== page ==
Nine years after Chailly's Leipzig tenure ended, a period in which he made significant contributions to aesthetic and musicological debates related to the works of Beethoven, Chailly has returned to the nine symphonies at La Scala with the theatre's various ensembles, and in Europe with Filarmonica della Scala.
"We can present ourselves in these musical metropolises as an authoritative Beethovenian orchestra," says Chailly, whose interpretative vision has borne a contemporary reading of Beethoven that follows in the footsteps of such interpreters as Toscanini, Karajan and John Eliot Gardiner. "I have always listened to Beethoven, both in concerts and on discs: Toscanini, the pioneer of the modern Beethoven interpretations, struck me and has influenced me. A further inspiration has been Karajan, whose approach I heard and studied in the 1980s, while I was principal director of the Deutsche Symphonie-Orchester in Berlin. I have also studied the results that Gardiner has obtained on original instruments, which reveal previously unheard details." For Chailly, these represent the three different roads leading to Beethoven, to which he adds a third backed up by over 30 years of work.
In Filarmonica's previous three seasons, Chailly has delivered 64 concerts outside of La Scala. He has conducted 80 concerts since being appointed music director, with 48 of these taking place on international tours, and has delivered an average of 15 concerts per year in Europe's most prestigious concert halls. This figure is impressive especially considering Filarmonica, an independent institution, received no public funds.
The international tours are supported by UniCredit, the orchestra's Main Partner, that shares a common objective with Filarmonica: to promote the enjoyment of music within the communities in which they both operate. Together, the two organisations are opening up classical music to broader and more diverse audiences, bringing in new generations of listeners and supporting projects that promote a sense of community and well-being.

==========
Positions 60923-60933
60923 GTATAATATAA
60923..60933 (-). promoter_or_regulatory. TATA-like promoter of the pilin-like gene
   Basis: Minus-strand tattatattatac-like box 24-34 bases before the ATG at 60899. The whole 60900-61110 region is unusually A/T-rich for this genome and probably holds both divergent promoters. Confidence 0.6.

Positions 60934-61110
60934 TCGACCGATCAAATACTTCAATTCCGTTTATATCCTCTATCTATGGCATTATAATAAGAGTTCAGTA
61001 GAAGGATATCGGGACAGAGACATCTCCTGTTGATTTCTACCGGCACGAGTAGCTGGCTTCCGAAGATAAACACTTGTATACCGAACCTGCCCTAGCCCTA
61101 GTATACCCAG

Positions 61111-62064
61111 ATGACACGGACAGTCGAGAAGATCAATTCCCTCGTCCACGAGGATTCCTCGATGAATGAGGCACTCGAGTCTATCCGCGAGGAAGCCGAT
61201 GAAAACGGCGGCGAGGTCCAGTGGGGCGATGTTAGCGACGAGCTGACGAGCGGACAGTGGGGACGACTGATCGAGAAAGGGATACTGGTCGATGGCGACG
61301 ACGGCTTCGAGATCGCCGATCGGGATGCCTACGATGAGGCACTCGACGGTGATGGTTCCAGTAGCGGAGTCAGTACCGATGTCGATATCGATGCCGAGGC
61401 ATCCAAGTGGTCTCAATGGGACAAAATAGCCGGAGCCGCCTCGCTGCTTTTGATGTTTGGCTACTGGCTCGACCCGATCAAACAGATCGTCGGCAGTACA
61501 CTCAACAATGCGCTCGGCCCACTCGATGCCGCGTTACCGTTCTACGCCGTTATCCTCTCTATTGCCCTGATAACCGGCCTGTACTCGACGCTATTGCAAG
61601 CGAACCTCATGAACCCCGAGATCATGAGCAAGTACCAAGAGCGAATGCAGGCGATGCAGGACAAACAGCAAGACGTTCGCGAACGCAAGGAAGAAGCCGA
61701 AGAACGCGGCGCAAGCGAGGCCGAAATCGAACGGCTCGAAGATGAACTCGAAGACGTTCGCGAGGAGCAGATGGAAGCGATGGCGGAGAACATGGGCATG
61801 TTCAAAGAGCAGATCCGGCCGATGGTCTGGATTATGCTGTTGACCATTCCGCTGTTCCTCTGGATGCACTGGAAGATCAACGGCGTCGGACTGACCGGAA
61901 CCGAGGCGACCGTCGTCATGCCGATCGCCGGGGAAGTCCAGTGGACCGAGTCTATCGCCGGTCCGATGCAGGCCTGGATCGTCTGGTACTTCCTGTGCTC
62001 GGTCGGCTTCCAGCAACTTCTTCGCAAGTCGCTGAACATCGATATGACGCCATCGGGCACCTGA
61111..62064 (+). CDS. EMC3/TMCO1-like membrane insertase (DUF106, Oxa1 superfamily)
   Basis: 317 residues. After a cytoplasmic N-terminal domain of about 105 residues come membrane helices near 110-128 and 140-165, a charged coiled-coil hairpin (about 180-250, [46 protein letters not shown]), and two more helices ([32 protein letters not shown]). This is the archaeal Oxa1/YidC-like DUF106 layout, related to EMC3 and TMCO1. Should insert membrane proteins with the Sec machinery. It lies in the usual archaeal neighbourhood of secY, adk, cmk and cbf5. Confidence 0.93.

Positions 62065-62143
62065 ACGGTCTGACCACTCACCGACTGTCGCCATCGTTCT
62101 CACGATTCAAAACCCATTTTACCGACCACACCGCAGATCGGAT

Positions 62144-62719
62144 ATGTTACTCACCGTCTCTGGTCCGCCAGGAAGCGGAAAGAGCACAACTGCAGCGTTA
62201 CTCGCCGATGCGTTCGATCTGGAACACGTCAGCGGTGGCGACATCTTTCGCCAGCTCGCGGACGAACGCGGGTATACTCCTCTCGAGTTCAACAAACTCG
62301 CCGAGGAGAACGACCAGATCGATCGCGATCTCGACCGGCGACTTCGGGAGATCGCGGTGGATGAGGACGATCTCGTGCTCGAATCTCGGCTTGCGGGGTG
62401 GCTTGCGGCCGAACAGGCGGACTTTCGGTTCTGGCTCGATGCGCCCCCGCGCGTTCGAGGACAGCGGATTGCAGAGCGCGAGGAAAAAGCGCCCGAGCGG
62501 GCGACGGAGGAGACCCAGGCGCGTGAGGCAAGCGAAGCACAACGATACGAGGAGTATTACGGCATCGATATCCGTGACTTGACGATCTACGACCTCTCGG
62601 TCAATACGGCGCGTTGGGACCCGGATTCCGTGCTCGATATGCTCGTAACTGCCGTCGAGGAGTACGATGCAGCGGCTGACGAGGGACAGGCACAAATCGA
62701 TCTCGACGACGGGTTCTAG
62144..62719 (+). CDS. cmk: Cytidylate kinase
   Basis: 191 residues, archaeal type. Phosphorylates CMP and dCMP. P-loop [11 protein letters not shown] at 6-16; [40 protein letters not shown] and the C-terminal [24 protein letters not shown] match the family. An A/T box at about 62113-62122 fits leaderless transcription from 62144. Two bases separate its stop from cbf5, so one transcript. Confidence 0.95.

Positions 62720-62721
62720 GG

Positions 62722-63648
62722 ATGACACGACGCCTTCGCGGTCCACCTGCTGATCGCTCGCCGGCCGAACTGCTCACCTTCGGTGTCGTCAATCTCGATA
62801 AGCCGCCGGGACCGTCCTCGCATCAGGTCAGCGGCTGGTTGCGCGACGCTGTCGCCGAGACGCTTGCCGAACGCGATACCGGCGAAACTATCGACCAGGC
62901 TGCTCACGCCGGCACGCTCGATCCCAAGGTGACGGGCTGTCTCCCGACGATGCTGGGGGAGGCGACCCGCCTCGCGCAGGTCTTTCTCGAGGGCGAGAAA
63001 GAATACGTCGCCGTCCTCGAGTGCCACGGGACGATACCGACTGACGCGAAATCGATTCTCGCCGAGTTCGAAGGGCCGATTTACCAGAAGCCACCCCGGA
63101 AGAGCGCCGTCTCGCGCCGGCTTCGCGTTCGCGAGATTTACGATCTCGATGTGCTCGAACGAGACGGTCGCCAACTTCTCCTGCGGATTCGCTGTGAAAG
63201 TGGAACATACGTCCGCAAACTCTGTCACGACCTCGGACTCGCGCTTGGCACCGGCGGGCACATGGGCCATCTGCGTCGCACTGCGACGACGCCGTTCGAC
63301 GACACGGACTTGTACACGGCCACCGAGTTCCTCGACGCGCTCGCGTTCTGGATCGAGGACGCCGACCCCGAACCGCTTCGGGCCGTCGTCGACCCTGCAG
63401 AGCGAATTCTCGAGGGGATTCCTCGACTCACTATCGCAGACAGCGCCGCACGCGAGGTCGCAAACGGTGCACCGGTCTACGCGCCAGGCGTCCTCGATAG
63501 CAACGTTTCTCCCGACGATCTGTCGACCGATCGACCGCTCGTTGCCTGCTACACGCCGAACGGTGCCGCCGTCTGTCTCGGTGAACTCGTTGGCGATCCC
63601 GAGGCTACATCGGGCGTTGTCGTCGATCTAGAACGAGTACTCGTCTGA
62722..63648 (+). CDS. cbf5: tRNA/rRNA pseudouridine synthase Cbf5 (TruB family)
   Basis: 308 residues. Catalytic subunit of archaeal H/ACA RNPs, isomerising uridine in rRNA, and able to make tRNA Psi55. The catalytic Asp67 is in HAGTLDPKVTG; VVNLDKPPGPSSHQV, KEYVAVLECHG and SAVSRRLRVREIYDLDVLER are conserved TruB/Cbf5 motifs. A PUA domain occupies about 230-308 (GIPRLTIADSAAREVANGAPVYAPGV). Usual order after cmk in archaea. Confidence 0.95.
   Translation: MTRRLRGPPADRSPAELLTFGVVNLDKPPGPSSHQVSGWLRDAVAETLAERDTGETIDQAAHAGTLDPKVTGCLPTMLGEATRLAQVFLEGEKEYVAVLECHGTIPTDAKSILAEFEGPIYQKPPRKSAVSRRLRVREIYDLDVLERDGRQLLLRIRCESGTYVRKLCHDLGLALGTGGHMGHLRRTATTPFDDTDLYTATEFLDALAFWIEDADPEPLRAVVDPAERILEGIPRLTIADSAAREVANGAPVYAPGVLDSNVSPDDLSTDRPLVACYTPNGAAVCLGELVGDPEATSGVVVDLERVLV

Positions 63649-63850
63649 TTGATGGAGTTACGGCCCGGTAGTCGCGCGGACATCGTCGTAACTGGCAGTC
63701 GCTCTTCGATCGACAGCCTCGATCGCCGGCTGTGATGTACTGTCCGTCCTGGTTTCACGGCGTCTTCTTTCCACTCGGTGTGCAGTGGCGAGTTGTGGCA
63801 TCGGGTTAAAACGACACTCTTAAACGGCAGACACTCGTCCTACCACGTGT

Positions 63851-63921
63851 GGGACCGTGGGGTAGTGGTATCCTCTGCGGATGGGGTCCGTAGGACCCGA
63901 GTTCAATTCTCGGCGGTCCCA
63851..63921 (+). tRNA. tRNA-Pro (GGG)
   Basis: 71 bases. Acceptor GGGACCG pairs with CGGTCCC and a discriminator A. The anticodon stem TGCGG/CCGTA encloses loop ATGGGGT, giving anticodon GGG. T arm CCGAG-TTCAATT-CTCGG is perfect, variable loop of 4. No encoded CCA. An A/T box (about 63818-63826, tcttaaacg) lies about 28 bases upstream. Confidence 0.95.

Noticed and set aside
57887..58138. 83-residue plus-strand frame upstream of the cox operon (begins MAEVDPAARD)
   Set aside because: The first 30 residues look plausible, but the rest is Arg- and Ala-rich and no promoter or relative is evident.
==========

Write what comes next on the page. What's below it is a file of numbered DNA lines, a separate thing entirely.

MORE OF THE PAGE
Riccardo Chailly is Music Director of Teatro alla Scala and Principal Conductor of Filarmonica della Scala. He has been Kapellmeister of the Leipzig Gewandhausorchester, the oldest orchestra in Europe, and he guided for 16 years the Amsterdam Royal Concertgebouw Orchestra as Principal Conductor.
He is Music Director of the Lucerna Festival's Orchestra, a position held in the past by Claudio Abbado.
He regularly conducts the most important European symphonic orchestras, among which the Wiener Philharmoniker, Berliner Philharmoniker, New York Philharmonic, Cleveland Orchestra, Philadelphia Orchestra and Chicago Symphony Orchestra. He is regularly invited to festivals such as Salzburg Festival and London's BBC Proms.
His career as opera conductor counts productions at Teatro alla Scala, Wiener Staatsoper, New York Metropolitan Opera, San Francisco Opera, London Covent Garden, Bayerische Staatsoper and Opernhaus Zurich.
Riccardo Chailly is a Decca exclusive artist. He has been honoured for his more than 150 CDs with many prizes, including two times, 2012 and 2015, the ECHO Klassik; among the most recent prizes the Gramophone Award as Recording of the Year for the complete edition of Brahms' Symphonies. The recording activity with Filarmonica della Scala, renewed in 2013 with Viva Verdi for the celebration of the 200th year from Verdi's birth, includes a recently released CD with Overtures, Preludes & Intermezzi from Operas that had their first representation at Teatro alla Scala; a new CD, dedicated to Nino Rota's music, has been published in 2019.